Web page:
Originally published on April 9

If you would like a one-word review, that word is “tremendous”. These great Symphonies (both premiered by Sir Adrian Boult) – respectively written either side of World War Two – have found in Sir Antonio a charismatic and insightful interpreter, not afraid to take-off with this powerful music knowing that the LSO will be with him

The Sixth Symphony (recorded March 15 last year … then Lockdown) sears into life, industrial levels of intensity maintained until the lyrical tune (hinted at during the first movement’s course) finally offers an expansive beacon of hope if soon subsumed into the relentless second movement, ideally kept going here with a definable current without losing its sinister darkness, it’s rarely as compelling as this, then swept away by a macabre/sleazy-saxophone Scherzo (brought off with panache) that extinguishes into the wasteland Finale, pianissimo throughout, a direction duly observed yet with edge-of-seat expression, however numbed, and threadbare the sounds.

With the Fourth Symphony (December 12, 2019 – from a concert that included an impressive reading of Michael Tippett’s Concerto for Double String Orchestra), another rollercoaster performance is unleashed, on a par with the composer’s own incendiary 1937 version (and Leonard Slatkin’s for that matter). Of particular note in this account is the inhospitable landscape that is the second movement, icily emotive. What follows (Scherzo and Finale, linked by a mysterious Beethoven 5-like transition) matches the first movement for firepower and spite as we ride to the abyss, no way out, the ultimate fateful chord thumped home.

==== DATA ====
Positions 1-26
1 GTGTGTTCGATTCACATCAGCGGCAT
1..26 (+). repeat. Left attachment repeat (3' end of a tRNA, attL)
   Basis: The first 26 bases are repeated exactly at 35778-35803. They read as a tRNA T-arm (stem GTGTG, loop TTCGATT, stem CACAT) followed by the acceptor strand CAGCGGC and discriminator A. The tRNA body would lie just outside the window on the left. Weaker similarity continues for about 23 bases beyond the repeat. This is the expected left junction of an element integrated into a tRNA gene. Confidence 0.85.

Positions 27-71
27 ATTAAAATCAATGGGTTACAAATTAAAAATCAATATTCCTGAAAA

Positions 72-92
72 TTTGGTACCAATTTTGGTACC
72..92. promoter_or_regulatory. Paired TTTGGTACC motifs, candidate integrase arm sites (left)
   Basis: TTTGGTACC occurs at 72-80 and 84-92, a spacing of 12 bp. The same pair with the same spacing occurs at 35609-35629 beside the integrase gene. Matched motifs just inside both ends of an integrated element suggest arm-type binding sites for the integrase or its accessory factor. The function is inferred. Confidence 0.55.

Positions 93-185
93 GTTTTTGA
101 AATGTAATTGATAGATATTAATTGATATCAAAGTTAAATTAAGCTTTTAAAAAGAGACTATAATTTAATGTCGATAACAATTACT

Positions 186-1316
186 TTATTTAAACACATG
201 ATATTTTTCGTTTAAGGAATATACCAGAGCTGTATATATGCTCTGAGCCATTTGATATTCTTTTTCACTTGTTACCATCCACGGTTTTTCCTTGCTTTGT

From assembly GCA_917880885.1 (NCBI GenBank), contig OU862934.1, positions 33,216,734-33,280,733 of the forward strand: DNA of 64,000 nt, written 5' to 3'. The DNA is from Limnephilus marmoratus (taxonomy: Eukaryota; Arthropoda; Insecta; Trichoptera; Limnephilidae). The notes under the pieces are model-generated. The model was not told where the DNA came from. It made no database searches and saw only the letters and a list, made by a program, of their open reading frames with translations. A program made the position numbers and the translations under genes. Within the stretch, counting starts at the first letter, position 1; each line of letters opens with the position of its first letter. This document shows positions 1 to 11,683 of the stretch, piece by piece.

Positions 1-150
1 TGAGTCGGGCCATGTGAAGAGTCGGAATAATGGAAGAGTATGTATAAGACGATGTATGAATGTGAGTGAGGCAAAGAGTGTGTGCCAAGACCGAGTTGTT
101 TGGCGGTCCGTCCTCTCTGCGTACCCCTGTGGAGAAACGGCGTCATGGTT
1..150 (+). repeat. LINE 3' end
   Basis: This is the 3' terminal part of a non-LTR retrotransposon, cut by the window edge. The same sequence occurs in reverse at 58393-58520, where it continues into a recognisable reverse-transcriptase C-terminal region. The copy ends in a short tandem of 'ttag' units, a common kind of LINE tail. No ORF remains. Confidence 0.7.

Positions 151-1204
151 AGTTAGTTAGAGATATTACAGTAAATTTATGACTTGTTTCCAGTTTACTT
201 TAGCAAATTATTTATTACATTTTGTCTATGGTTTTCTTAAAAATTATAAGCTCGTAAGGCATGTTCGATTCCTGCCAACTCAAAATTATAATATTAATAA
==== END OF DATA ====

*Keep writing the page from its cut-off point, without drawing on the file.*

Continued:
We have had plenty of notable Vaughan Williams of late – not least from Brabbins, Elder and Manze – and this release from Pappano and the LSO is just as indispensable: played superbly and devotedly, recorded dynamically and impactfully, and also comprehensively capturing Pappano’s antiphonal violins and left-positioned basses, recognisably the Barbican Hall in fact.

LSO0867 [SACD] is released on April 16. The first link below leads to some apposite words from Sir AP.